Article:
Category Archives: Films – 0.5 stars

Transporter 2

My first thought after seeing the original film was, “wow, that was quite cool.” My only thought after seeing this sequel is, “wow, that was stupid.” Not dumb. Dumb doesn’t know any better. Stupid is deliberate. Someone intentionally gave the green light to this screenplay, and I hate them for it.

The start of the film is actually quite promising: a fight scene in a garage re-introduces us to Frank (Jason Statham) as he deals with a gang of car jackers who have the temerity to tackle his pristine Audi. Good fun. His current job has him acting as chauffeur for the son of an important US government official. In taking the kid to a doctor’s appointment, Frank promises that he won’t let him come to any harm (I can sympathise with the fear of needles). The bad guys (inevitably) attempt to harm him, and Frank rescues the kid in spectacular fashion. Good use of an oxygen cylinder. But holy crap does it go downhill from there.

There’s this thing called suspension of disbelief, see. For the purposes of watching some entertaining action, I’m willing to put aside the fact that I have a degree in physics, and just roll with the heroic stunts and intricate set-pieces. An action hero should be tough, and I want to see them take more of a beating than an ordinary human could withstand. I want to see them punch villains so hard they fly through windows, and drive cars so radically that a fleet of cops can’t catch them. That’s good. But there are moments in this film that can only be explained by the fact that Frank, The Transporter, is, in fact, a superhero. He has driving superpowers. Perhaps he was run over by a radioactive 5-series when he was a kid. I dunno.

The first film was interesting because in addition to the external conflict between the bad guys and the good guys, Frank was also dealing with an internal conflict: he is a man bound by rules he has imposed upon himself, yet his sense of honour forces him to break those rules. That’s where the heart of the first movie lay. The car chases and fight scenes were excellent (the one with the oil in the garage is particularly memorable), but they were the seasoning on an already perfectly cooked steak.

In Transporter 2 Frank is, to all intents and purposes, invulnerable, invincible, and immune from self-doubt. Even his fucking car doesn’t run a single scratch, despite crashing it through concrete barriers and using steel scaffolding for brakes. In the first film he got mad about the damage to his Beamer. Here, there is nothing. No emotion, no interest. No soul.

The villain’s plan to infect the kid’s father (important government official, remember) with a virus, is stupid. There must be thousands of ways to target a public figure with a deadly virus, yet he chooses the riskiest and least certain one. He also has no intention of providing the antidote to any of the infected parties, so why does he have it around in the first place? Answers: a) so that Frank has something to chase after, and b) he’s stupid. And the plane crash? OH MY GOD MY HEAD JUST EXPLODED.

I’m dead. The only reason my ghost has returned to write this is to rant about one final piece of unforgiveable dreadfulness: the villain’s prowess as a martial artist. In his introduction scene, he is shown practicing kendo, and he is clearly a world-class swordsman. Action movie logic dictates therefore that the hero and the villain must end up battling it out with sticks and swords and anything else long and pointy they can break loose from their immediate surroundings. But does either of them pick up any weapon other than a gun before the credits roll? No. Bad film, no donut.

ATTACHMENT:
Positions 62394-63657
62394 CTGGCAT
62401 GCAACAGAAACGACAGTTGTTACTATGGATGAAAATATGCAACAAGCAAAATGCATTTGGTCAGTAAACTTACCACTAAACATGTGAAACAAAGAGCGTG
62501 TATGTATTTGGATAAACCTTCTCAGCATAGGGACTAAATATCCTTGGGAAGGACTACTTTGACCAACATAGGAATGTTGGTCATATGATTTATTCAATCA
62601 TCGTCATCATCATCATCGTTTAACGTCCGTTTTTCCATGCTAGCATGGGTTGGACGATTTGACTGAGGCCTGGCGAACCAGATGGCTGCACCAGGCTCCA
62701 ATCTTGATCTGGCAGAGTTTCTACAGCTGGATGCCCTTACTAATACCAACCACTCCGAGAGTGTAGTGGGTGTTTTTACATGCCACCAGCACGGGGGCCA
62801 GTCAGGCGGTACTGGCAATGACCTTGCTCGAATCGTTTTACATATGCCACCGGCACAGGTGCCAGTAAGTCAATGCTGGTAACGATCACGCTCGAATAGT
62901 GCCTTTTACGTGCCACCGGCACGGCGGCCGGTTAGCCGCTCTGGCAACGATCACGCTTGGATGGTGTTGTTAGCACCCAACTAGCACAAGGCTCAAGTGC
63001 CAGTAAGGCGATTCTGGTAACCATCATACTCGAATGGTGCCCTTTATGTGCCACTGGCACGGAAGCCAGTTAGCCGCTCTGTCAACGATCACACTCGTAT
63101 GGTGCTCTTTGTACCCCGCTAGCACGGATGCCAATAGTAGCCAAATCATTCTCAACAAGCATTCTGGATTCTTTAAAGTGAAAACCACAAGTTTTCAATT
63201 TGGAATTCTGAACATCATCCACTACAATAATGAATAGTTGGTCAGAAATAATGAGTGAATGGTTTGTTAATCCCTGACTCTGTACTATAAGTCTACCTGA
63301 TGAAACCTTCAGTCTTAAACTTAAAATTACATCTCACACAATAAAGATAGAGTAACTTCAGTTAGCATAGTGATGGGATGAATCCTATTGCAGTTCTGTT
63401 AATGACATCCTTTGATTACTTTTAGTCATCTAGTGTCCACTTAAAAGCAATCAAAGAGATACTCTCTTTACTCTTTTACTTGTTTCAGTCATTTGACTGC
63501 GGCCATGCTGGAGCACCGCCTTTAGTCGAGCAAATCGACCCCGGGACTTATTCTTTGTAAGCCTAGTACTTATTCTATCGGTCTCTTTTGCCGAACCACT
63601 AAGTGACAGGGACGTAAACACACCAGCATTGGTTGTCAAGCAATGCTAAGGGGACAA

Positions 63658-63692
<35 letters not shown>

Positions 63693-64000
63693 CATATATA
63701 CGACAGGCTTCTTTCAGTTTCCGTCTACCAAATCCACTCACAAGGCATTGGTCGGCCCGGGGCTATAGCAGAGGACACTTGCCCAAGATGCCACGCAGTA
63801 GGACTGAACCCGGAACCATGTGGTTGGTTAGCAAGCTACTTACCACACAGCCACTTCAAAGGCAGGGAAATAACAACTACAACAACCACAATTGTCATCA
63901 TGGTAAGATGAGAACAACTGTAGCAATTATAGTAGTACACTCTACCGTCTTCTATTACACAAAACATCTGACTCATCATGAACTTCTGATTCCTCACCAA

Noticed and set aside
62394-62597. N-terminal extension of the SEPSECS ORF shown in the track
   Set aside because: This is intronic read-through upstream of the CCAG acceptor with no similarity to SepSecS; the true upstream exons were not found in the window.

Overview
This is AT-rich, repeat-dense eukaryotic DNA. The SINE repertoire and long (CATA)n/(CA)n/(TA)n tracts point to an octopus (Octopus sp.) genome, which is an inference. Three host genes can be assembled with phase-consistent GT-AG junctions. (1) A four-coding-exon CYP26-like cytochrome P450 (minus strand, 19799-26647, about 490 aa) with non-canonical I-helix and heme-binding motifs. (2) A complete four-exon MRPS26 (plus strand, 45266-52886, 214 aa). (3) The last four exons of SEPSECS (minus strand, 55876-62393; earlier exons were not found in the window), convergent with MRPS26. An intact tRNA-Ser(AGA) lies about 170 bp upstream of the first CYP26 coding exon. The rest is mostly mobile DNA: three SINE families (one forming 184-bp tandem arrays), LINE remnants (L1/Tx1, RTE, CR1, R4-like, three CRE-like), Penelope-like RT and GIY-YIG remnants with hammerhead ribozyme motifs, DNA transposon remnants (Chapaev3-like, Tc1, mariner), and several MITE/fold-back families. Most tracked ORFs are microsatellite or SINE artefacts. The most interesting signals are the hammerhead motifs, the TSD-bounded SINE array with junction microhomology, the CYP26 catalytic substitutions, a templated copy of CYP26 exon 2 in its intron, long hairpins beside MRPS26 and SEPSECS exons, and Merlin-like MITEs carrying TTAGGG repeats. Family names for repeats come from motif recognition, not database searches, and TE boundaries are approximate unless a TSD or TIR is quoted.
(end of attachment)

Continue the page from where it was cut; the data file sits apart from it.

The only reason I’m giving it half a star is for the fight scene with the hose pipe. That was pretty cool. But not worth sitting through the rest of the movie, especially seeing as I’M DEAD NOW.

The Adventures of Sharkboy and Lavagirl in 3-D

Even for a kids’ film, this is unforgiveably bad. Imagine, if you will, a pale shadow of the already excrable Spy Kids 3D, with none of the humour or strength of plot, and you’re probably giving it the benefit of the doubt. The 3D effects are poorly done, pointless, and repetitive. The acting is….no, the acting isn’t. The only thing it has going for it is that Alex seemed to like it–at the time.

It makes Robert Rodriguez’s achievement in making Sin City seem even more extraordinary, and even more like a one-off.

National Treasure

Oh. Dear.

There are some films that are so bad, they’re good…. This isn’t one of them. The writing team should be ashamed of themselves. You can almost see Nicolas Cage and Sean Bean cringing with embarrassment as they chew through their interminably dull, and impossibly contrived lines in the first half hour. Does “show, don’t tell” mean nothing to screenwriters these days? Gaahh. At least there’s less talking and more action in the rest of the film.

Plot-wise, the parallels between National Treasure and The Da Vinci Code are obvious. The heroes follow a trail of clues to an ancient treasure, all the while pursued by rival treasure-hunters, and the FBI, who think that the heroes are the bad guys. The big difference between The Da Vinci Code and this film is equally clear: Dan Brown’s book is an entertaining thriller, whereas National Treasure is just a stupid piece of crap.

Men In Black II

Even with it being only 1 hour and 16 minutes long, they couldn’t find enough jokes and plot to fill a whole film, so they just remade the original. Lara Flynn Boyle doesn’t cut it as a villain, Rosario Dawson doesn’t cut it as a love interest, and Smith and Jones show none of the fizz or hidden depths that made the first film so enjoyable. The set pieces are scaled down to the point where they’re just “pieces”, and the supposedly special effects are no more than ordinary. It’s like a particularly bad episode of a poor TV series based on the MIB film. Utterly regrettable–and forgettable–rubbish.